With 17 penalty minutes credited to his name on Tuesday, Rinaldo now has 545 PIM in 201 games. That’s an egregious disparity in scoring. It’s one that’s unexplainable when it comes to justifying his insertion into the lineup, not to mention his recent two-year, $1.5 million contract extension back in September.
At the time of his ejection in the first period, Rinaldo had already logged 3:53 of ice time. His opening period deployment had him on pace to see double digits in minutes for the fourth time in his last six games. And since he’s given no indication that he’s transformed his game, who’s really to blame for Zac Rinaldo?
Game of Emotion
The rivalry between the Flyers and Penguins is unquestionably hockey’s best. It’s really not debatable. The pure hatred these two franchises share for each other simply cannot be fabricated. It’s what generates the attention they’ve garnered dating back to 1967.
“It’s hard to play this way for 80 games,” said Flyers forward Jakub Voracek, who’s 17 penalty minutes on Tuesday matched Rinaldo’s. “It was a very emotional game, a battle for 64 minutes. Obviously, if that’s the way we gotta win games, we gotta play like that every day.
“I’m sure it’s emotional for the Penguins, as well. They don’t fight or hit as much. Sometimes you have to find different ways to win games. I don’t know what it’s against the Penguins every time, but we won the game which is good.”
As we’ve seen, hockey and “hate” go together like gasoline and a box of matches. The Flyers and Penguins combined for 93 penalty minutes on Tuesday thanks to the chippy style that resulted in four fights, as well as several illegal hits.
“There was a lot of emotion out there. . . . It’s a game like that we needed,” said Flyers captain Claude Giroux, who potted the overtime game-winner. “We got a little dirty, played together, and really fought for each other.”
Come again? Did the face of the Flyers franchise just admit to playing dirty?
“We were actually talking maybe we need to do something like that,” said defenseman Luke Schenn, who came up an assist shy of a Gordie Howe hat trick. “That kind of helped us last year turn things around when Ray Emery started something against Washington.”
There’s a reason the term “agitator” is prominent in hockey. And whether you’re for eradicating fighting in the NHL all together or not, situational fisticuffs have, and do, have an effect on momentum.
For all the talk about Flyers fighting — Pens had 21 majors entering the game, 1 susp.. Flyers had 17 maj, 0 susp.
— Ryan Bright (@philabright) January 21, 2015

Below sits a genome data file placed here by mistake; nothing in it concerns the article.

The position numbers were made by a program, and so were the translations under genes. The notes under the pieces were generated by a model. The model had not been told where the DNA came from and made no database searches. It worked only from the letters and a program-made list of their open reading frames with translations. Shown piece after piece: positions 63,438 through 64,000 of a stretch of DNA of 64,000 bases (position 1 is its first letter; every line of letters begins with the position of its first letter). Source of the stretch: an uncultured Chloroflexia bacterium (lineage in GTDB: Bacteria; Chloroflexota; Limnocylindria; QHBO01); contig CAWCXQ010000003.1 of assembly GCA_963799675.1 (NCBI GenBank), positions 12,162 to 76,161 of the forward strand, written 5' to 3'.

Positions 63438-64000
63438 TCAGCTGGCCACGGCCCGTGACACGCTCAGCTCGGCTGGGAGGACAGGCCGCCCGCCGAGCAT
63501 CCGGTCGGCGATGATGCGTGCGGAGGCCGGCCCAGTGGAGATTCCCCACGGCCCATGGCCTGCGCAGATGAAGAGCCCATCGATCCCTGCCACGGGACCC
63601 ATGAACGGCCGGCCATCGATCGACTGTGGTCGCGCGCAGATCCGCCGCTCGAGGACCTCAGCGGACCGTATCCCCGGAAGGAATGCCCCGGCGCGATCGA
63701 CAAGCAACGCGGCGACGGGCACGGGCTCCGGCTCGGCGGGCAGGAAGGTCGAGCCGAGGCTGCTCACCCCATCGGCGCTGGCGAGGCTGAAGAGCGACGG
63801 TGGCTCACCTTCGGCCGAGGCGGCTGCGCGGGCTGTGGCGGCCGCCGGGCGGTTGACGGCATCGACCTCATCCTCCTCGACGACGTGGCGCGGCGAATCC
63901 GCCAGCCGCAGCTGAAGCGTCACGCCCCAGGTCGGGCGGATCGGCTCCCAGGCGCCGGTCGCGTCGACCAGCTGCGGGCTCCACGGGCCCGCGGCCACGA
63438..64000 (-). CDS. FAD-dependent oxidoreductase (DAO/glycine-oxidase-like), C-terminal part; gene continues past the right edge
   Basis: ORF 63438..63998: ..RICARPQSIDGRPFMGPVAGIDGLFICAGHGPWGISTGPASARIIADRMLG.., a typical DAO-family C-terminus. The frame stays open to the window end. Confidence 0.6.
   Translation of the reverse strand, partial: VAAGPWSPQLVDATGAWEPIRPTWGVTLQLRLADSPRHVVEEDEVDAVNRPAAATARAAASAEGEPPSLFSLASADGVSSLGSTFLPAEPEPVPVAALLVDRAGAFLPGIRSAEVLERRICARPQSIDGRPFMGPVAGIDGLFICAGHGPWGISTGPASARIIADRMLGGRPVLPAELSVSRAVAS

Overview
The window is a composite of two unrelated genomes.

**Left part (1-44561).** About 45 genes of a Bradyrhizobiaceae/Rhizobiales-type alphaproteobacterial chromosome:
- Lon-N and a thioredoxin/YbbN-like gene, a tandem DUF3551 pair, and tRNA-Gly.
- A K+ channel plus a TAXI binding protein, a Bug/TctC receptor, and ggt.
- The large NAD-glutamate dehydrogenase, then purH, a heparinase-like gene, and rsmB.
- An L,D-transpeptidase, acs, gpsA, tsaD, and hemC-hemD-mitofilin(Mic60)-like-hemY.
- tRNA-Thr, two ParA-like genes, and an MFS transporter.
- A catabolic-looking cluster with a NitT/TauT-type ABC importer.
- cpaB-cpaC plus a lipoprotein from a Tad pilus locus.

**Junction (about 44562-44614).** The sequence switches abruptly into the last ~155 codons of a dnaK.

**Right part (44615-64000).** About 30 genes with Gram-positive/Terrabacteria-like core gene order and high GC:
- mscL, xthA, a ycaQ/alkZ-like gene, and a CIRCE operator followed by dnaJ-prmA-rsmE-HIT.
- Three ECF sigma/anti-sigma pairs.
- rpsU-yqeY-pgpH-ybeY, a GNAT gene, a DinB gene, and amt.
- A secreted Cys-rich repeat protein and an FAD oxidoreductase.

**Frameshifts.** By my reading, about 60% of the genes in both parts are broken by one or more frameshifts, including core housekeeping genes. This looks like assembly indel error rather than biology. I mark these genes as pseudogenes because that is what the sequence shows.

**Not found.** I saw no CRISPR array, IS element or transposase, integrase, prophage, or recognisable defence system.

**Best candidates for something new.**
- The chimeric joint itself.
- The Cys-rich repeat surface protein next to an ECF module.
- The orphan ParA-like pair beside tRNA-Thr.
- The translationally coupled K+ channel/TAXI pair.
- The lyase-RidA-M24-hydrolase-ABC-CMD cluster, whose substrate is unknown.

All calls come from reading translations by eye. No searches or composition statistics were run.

“It’s pretty cool to see that, one of the leading scorers in the league,” said Wayne Simmonds of Jakub Voracek’s duel with Rob Scuderi. “He gets pretty angry. He’s throwing uppercuts from hell. It was pretty impressive.”
Those interested in statistics and analytics alone scoff at the thought of a big hit, or a fight lifting the morale of the team on the winning end of such actions. And while they do so with validity on most occasions, it cannot be argued that emotion is a big part of this rough sport.
The Flyers were outshot 13-0 in the first 11:55 Tuesday night. They registered just three shots the entire first period. Somehow, they caught up to and finally surpassed the Penguins in shots midway through the third period. Another game, another slow start. — Sarah Baicker, CSN Philly
Sure, you could point out Luke Schenn’s goal on Philly’s second shot of the night as the microcosm of the current rivalry. But as the game wore on, and the penalty box attendant began to wear out the hinges on the door, the Flyers not only hung in with one of the Eastern Conference’s best teams, they ended up outshooting them.
There is plenty of evidence, however, to lobby for tightening up the rules, if not scrapping the fight all together. With a heightened knowledge on the effects of concussions, fighting isn’t exactly a precautionary activity that advances protection to players who are afforded that respect in other areas of the game, such as but not limited to, boarding.
It’s a shame the actions of Zac Rinaldo took away from the storyline of Philadelphia’s sixth straight victory over Pittsburgh. It’s also unfortunate that it’ll take the adverse injury of Kris Letang to get Rinaldo out of the lineup.
Good luck finding anyone defending Rinaldo right about now. Especially in Philadelphia. But if there’s anyone who deserves to stand on a soap box, it certainly isn’t the Pittsburgh Penguins.